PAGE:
Denmark's waters are cleaner than ever

The Local Denmark
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Denmark's waters are cleaner than ever
Danish beaches are cleaner than ever. Photo: Old Dane/ Wikipedia

Jump on in, the water is fine! In fact, it's cleaner than it's ever been.


The annual bathing water report from the European Environment Agency (EEA) has great news for beach goers in Denmark. 

The report reveals that 98.4 percent of the nation's coastal and inland bathing waters in Denmark meet the agency's sufficient water quality standards, while 85.7 percent have "excellent water quality".

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The numbers represent Denmark’s highest ever ranking since water quality began being tested.

"Bathing water quality in Denmark sets new records year after year. That's great news for water lovers and the tourism industry," Environment Minister Esben Lunde Larsen said in a statement. 

"We have thousands of kilometres of beautiful coasts and we once again have the EU's word that the bathing water quality is tip-top," he added. 

Denmark's beaches follow a continental trend that across Europe, bathing waters are getting cleaner. The vast majority - 96.1 percent – of some 21,000 swimming spots met the EU's minimum requirements for water quality last year, according to the report.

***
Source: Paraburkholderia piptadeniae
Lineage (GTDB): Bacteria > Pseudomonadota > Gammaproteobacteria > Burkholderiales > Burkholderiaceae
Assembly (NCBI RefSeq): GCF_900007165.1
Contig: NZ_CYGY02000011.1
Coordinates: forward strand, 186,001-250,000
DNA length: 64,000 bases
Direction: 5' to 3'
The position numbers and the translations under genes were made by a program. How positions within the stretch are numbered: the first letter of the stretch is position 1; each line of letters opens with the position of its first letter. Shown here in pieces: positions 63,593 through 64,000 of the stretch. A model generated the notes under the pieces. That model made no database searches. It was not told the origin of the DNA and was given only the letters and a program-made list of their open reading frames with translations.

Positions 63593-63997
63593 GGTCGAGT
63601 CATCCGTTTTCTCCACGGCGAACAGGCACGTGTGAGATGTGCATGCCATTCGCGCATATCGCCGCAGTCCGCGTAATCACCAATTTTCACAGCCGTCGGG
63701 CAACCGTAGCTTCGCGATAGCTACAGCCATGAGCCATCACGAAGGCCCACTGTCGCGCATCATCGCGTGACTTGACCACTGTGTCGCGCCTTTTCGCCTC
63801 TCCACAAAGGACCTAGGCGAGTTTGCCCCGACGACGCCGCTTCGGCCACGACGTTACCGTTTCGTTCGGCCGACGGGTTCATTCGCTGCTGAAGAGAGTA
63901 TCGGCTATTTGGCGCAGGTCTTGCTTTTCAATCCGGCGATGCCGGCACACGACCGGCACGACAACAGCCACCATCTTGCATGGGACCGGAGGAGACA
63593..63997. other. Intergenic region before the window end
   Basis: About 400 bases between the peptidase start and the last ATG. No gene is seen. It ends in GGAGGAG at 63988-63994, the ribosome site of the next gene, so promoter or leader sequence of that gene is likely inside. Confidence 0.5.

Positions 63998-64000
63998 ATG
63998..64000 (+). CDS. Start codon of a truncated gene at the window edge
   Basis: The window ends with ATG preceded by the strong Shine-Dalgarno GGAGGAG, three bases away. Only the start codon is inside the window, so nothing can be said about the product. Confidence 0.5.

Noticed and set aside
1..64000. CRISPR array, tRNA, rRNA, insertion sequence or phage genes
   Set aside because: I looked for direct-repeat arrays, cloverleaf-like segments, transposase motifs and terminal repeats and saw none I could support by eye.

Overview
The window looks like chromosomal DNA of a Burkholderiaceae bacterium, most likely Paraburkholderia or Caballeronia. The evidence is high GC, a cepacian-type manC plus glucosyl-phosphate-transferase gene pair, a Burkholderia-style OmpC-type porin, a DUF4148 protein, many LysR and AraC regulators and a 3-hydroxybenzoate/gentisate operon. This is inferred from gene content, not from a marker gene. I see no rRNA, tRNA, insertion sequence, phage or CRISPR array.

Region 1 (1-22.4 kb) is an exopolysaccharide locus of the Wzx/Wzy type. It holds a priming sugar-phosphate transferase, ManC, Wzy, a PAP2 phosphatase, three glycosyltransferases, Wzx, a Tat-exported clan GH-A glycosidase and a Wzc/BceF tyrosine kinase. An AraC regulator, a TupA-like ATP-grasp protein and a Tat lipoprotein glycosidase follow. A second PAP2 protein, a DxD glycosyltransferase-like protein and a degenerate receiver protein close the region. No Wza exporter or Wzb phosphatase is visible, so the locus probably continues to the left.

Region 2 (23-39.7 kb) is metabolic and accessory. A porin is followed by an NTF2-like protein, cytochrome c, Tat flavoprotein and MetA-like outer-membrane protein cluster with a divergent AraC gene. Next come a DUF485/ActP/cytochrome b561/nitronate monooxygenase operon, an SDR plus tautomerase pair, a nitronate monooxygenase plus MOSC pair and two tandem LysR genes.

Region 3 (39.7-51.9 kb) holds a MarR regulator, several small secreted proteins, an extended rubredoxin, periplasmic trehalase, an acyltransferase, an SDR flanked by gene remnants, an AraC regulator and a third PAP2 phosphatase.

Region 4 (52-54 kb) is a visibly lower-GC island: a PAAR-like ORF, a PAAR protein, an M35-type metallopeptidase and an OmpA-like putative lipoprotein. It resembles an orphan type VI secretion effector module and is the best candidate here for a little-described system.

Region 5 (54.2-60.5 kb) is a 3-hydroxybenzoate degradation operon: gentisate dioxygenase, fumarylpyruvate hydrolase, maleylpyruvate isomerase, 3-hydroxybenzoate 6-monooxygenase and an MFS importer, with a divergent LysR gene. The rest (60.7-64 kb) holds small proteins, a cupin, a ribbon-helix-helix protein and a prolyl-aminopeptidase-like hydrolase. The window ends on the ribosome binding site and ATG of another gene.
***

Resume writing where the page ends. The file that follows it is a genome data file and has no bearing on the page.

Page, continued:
The process for EEA verification, lengthy and detailed, includes taking samples throughout the bathing season, which in Denmark traditionally runs from June 1st until September 1 for a total of 93 days.

Experts monitor for two bacteria, Escherichia coli and intestinal enterococci; finding them in the water may indicate the presence of pollution coming from sewage and animal waste and faeces. More than 1,000 bathing sties were reported in Denmark for 2015, representing 4.8 percent of all bathing locations in Europe. In order to achieve a comfortable level of assurance that the data is correct, nine samples were taken per site on average in Denmark.

Denmark’s climb from 93.5 percent “sufficient” coastal bathing waters in 2012 to 98.4 percent in 2015 is attributed in part to investments made in the Copenhagen area to improve the sewage system.

Other European cities such as Blackpool in England and Munich in Germany have also made comparable investments yielding similar results.

“For recreational activities such as swimming, faecal contamination is a cause of concern for public health. The major sources of pollution are sewage and water draining from farms,” said the European Environment Agency in a release.

Overall, Luxembourg, Cyprus, Malta, Greece, Croatia, Italy, Germany and Austria have the best swimming spots with over 90 percent of their sites ranked as excellent in terms of water quality.  

“European bathing water is at 96 percent acceptable and 84 percent excellent standards. That is the result of 40 years investing in water and waste water infrastructure,” said EU Environment Commissioner Karmenu Vella in a statement.

By contrast, only 56 percent of sites had reached the "excellent" level in 1991, the EEA said.
According to the report, no short-term pollution or abnormal situations were reported by Danish authorities for the 2015 bathing season. The country report on Denmark's bathing waters can be found here


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